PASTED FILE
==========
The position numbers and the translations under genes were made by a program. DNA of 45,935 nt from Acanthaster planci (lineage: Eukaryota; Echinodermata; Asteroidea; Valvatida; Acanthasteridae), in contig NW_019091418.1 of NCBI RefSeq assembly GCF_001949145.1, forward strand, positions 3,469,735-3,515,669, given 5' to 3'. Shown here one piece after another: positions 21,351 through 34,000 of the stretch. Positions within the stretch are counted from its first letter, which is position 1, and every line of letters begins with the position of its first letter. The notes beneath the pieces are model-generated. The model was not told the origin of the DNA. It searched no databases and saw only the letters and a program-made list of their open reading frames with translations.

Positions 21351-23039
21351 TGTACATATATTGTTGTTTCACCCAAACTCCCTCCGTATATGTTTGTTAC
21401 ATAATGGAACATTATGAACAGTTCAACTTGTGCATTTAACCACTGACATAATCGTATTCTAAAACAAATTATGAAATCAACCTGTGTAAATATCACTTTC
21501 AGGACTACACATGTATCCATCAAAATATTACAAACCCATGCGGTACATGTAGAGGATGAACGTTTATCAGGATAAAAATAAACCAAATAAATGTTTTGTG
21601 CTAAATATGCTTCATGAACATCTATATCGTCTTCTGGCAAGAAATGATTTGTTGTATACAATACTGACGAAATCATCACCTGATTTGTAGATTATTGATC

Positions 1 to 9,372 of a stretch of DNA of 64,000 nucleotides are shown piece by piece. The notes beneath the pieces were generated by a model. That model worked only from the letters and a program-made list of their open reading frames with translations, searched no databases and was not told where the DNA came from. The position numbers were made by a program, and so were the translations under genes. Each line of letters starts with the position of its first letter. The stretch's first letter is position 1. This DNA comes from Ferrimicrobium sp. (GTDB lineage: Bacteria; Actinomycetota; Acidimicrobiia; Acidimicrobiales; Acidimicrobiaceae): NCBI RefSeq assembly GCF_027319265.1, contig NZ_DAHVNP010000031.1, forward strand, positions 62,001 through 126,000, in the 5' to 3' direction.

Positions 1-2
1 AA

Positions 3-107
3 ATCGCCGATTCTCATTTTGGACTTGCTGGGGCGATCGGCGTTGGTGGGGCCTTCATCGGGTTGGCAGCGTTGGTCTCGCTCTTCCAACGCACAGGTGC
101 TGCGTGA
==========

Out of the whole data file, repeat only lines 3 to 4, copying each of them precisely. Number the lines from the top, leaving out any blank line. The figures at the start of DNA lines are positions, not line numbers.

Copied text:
21351 TGTACATATATTGTTGTTTCACCCAAACTCCCTCCGTATATGTTTGTTAC
21401 ATAATGGAACATTATGAACAGTTCAACTTGTGCATTTAACCACTGACATAATCGTATTCTAAAACAAATTATGAAATCAACCTGTGTAAATATCACTTTC